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Majority of Finnish labs unable to identify coronavirus variants

Sending samples to THL for confirmation of variants is leading to delays and longer periods in quarantine.

Sinisten suojakäsineiden peittämät kädet pitelevät CDNA-näytteitä lähikuvassa.
Samples are currently being sent to THL from many hospital districts to test for virus variants. Image: Petteri Bülow / Yle
Yle News

The majority of testing laboratories in Finland are unable to determine if a positive coronavirus sample is a mutated virus variant, such as have spread in the UK, Ireland and South Africa.

Instead, the samples are sent to the Finnish Institute for Health and Welfare (THL) for further examination and confirmation.

In the Kainuu hospital district, this has led to a delay of nearly three weeks in determining if a newer, more highly contagious variant of the virus was spreading in the region.

The local authority sent samples of a virus type detected at the Samooja Rehabilitation Home to THL for examination on 11 January after the virus had spread rapidly among residents, relatives and workers at the facility.

The results became available on 27 January, when THL said the samples were not a known virus variant.

However, the waiting time for results meant those exposed to the virus had been in quarantine for longer than usual, according to Olli-Pekka Koukkari, the pandemic manager of the Kainuu district.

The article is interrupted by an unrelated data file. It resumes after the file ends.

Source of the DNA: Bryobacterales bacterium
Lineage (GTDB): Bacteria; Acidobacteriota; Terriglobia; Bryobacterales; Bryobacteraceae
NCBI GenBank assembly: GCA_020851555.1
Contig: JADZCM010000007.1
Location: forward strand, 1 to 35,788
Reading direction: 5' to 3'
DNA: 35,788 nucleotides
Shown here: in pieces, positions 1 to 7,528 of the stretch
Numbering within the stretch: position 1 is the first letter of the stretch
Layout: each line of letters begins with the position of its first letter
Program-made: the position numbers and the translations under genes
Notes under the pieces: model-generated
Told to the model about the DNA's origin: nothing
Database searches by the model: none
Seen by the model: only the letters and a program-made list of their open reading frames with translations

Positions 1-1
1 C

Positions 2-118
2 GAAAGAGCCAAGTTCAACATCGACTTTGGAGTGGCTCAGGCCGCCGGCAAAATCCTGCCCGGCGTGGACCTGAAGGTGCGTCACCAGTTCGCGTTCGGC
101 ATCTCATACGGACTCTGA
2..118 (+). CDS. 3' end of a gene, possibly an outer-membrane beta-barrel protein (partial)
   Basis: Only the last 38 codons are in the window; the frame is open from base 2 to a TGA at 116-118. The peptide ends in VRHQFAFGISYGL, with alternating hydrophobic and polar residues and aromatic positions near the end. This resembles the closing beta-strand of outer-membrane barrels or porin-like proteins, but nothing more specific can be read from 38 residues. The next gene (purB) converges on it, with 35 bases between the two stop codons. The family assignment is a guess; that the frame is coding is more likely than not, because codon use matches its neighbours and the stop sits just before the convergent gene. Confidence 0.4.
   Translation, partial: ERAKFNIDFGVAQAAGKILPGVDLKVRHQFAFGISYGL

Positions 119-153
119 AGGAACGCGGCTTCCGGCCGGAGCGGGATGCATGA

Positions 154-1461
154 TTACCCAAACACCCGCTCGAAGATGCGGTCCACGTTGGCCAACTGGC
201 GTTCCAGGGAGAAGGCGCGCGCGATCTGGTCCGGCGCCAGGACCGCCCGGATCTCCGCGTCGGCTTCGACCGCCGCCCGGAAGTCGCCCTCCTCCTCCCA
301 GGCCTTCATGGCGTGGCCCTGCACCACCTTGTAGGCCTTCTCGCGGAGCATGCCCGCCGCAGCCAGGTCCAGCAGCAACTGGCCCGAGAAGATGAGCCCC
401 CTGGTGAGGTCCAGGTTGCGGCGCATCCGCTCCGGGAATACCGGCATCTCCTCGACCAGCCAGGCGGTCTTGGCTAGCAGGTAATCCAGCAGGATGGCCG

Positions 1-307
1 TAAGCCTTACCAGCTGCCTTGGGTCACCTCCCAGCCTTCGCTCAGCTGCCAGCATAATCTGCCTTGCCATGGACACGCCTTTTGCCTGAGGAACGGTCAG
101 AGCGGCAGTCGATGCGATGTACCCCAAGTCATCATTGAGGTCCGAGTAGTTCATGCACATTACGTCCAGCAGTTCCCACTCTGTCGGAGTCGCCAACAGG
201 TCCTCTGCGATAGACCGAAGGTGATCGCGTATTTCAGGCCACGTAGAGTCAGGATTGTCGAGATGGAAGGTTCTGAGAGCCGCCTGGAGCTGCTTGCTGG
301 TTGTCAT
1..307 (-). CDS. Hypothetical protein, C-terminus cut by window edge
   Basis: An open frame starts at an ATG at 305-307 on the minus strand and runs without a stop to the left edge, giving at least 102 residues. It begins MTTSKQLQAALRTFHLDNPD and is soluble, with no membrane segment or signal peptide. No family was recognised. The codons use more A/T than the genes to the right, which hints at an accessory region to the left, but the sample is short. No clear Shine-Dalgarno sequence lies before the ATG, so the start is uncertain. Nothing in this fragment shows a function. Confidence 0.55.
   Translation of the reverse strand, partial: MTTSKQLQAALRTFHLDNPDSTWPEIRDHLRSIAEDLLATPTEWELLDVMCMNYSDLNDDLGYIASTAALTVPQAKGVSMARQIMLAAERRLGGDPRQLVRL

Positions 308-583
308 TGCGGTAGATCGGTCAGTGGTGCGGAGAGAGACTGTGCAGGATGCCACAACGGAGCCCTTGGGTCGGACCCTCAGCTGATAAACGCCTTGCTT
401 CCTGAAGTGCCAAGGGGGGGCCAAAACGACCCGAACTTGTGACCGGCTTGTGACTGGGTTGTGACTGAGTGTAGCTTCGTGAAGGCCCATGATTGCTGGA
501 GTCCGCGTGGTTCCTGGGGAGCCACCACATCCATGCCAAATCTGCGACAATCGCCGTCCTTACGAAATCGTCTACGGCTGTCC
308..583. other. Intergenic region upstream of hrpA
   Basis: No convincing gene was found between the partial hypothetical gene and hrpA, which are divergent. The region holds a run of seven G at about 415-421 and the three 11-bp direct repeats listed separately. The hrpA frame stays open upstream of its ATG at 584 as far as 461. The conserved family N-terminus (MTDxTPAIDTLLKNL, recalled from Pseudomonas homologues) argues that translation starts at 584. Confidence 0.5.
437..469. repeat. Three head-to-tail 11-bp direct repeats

Currently, the Helsinki University Hospital District’s laboratory services arm, HUSLAB, tests all samples detected in the capital region, but samples from other hospital districts around the country which are suspected to be a virus variant are sent to THL.

Maija Lappalainen, Chief Physician of Clinical Microbiology at HUS, told Yle that it is not currently possible to quickly test samples for mutated variants: at best, the test takes several days as a number of different steps need to be taken.

Lappalainen added that this has led to a backlog of samples, but HUS is aiming at providing the results of virus variant tests within one week.

THL further stated that Finland’s largest laboratory company Fimlab as well as TYKS Clinical Microbiology are establishing variant testing processes in Tampere, and similar operations are likely to begin in the city of Turku next week.

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